UN meet blames 'more advanced societies' for social ills
New York, Nov 12 (DPA) The UN General Assembly Wednesday opened a two-day conference on religion and peace, with its president launching yet another attack against rich countries for morally bankrupting the rest of the world.
Kings, presidents and delegations from 70 countries attended the debate on how to use the values of religions and cultures to bridge misunderstandings, mostly between east and west, in order to help solve political and armed conflicts.
Assembly president Miguel d'Escoto Brockmann, a former Maryknoll Catholic priest and foreign minister during the Sandinista government in Nicaragua in the 1980s, minced no words in blaming rich countries for the current economic and social problems.
'It is a time of numerous bankruptcies, but the worst is the moral bankruptcy of humankind's self-proclaimed more advanced societies, which has spread throughout the world,' he said.
'It is not only Wall Street that needs to be bailed out,' he said. 'We need to bail out all of humankind from its social insensitivity.'
Since assuming the leadership of the 192-nation assembly earlier this year, d'Escoto Brockmann has been railing at rich governments and defending the rights of the poor. He admitted he does not shy from using his priestly background to set the tone of UN debate and call for the democratization of the UN.
The UN has criticised rich governments for failing to provide 0.7 percent of their gross national products for development in poor countries. Except for the Nordic and Scandinavian countries, no other governments have reached that target. Currently, rich countries annually give $50 billion for development, but the UN has asked that this be tripled.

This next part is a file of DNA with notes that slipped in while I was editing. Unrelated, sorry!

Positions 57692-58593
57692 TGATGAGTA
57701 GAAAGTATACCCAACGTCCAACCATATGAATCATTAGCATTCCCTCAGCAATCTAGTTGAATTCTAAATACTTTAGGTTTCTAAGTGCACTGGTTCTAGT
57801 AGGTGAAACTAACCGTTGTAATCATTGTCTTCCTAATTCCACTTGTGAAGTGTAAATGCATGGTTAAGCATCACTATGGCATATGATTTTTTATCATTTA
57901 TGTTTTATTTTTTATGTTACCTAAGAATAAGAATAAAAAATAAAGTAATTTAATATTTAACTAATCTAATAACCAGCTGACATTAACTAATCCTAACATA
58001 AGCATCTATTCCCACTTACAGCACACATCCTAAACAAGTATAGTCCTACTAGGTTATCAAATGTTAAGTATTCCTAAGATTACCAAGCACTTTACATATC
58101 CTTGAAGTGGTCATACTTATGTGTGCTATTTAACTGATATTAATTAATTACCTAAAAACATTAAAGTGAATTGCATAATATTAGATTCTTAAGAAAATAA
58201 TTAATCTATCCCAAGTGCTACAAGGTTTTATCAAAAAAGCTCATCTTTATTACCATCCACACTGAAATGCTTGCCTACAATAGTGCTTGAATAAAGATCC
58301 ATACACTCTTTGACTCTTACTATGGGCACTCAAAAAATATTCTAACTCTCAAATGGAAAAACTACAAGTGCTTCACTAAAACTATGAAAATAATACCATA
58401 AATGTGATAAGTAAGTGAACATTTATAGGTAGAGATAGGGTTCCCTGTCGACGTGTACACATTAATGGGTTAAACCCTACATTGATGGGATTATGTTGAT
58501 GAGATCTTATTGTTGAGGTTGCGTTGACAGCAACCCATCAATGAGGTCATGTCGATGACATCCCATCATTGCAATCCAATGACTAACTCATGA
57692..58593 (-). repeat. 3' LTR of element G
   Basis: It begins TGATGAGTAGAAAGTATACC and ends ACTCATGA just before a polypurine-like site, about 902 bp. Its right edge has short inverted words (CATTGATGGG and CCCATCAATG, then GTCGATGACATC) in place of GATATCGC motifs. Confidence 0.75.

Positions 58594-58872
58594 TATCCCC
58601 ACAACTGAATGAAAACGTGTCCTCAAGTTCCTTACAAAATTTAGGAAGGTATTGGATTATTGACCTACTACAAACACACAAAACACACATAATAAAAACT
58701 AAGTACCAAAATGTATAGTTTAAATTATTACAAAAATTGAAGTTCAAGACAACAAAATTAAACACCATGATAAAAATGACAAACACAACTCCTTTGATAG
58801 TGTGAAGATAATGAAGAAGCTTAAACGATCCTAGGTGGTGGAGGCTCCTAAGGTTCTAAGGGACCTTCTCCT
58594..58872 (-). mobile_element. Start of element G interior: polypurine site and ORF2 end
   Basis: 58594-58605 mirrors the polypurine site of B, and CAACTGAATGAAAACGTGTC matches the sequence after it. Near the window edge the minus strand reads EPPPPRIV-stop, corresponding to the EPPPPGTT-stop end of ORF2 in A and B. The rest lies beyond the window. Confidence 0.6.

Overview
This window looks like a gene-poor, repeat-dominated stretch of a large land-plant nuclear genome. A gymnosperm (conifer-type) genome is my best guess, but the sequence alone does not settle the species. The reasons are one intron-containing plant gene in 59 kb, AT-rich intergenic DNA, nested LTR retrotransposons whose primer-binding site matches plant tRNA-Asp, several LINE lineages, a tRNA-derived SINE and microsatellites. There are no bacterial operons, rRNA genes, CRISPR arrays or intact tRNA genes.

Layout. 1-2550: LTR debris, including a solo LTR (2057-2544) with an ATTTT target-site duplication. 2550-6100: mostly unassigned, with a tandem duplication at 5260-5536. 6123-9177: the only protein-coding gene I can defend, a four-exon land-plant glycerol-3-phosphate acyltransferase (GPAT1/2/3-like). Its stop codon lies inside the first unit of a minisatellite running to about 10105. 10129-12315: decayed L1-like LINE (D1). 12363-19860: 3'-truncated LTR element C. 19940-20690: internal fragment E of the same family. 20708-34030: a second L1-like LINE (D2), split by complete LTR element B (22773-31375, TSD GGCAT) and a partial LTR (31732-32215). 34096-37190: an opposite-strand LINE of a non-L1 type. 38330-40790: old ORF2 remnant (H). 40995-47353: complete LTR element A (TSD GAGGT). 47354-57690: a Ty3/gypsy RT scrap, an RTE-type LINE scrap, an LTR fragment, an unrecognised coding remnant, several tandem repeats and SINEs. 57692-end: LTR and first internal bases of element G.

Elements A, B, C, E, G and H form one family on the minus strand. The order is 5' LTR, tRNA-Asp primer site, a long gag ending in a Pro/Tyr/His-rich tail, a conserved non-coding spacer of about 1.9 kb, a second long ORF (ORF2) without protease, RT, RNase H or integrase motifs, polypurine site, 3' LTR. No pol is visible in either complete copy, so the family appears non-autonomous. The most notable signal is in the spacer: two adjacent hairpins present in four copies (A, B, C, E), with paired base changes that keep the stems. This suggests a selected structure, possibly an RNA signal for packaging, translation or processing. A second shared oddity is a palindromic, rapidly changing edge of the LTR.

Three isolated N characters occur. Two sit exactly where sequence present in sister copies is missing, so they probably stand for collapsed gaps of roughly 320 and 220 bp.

UN Secretary General Ban Ki-moon used more subtle words to describe the current problems, saying that fault lines have emerged in the globalisation phenomenon.
'Communal strife is intensifying,' Ban said. 'Extremist ideologies are on the rise and societies are more polarized.'
'Sometimes it seems as if none of history's awful lessons have been learned,' he said.
Saudi King Abdullah Bin Abdulaziz Al-Saud, Bahrain's King Hamad bin Isa Al-Khalifa, Kuwaiti Emir Sheikh Sabah al-Ahmad al-Jaber al-Sabah and Jordan's King Abdullah, Israeli President Shimon Peres and Foreign Minister Tzipi Livni also attended the debate.
The title of the two-day session is 'Promotion of inter-religious and inter-cultural dialogue, understanding and cooperation of peace'.
In addition, the presidents of the US, the Philippines, Israel, Finland, Pakistan and Lebanon, and the prime ministers of Britain, Qatar, Morocco, UAE, Djibouti and Egypt were to attend. Delegations from other governments will be headed by foreign ministers or ambassadors.
US President George W Bush will attend meetings Thursday.
The Vatican sent Cardinal Jean-Louis Tauran, head of the Inter-religious Dialogue Council to the debate.
The UN has invited all 192 UN member countries to attend the debate on religion and peace, issues that do not attract great attendance. The list of attendees lacked important representatives of Buddhism and Hinduism.
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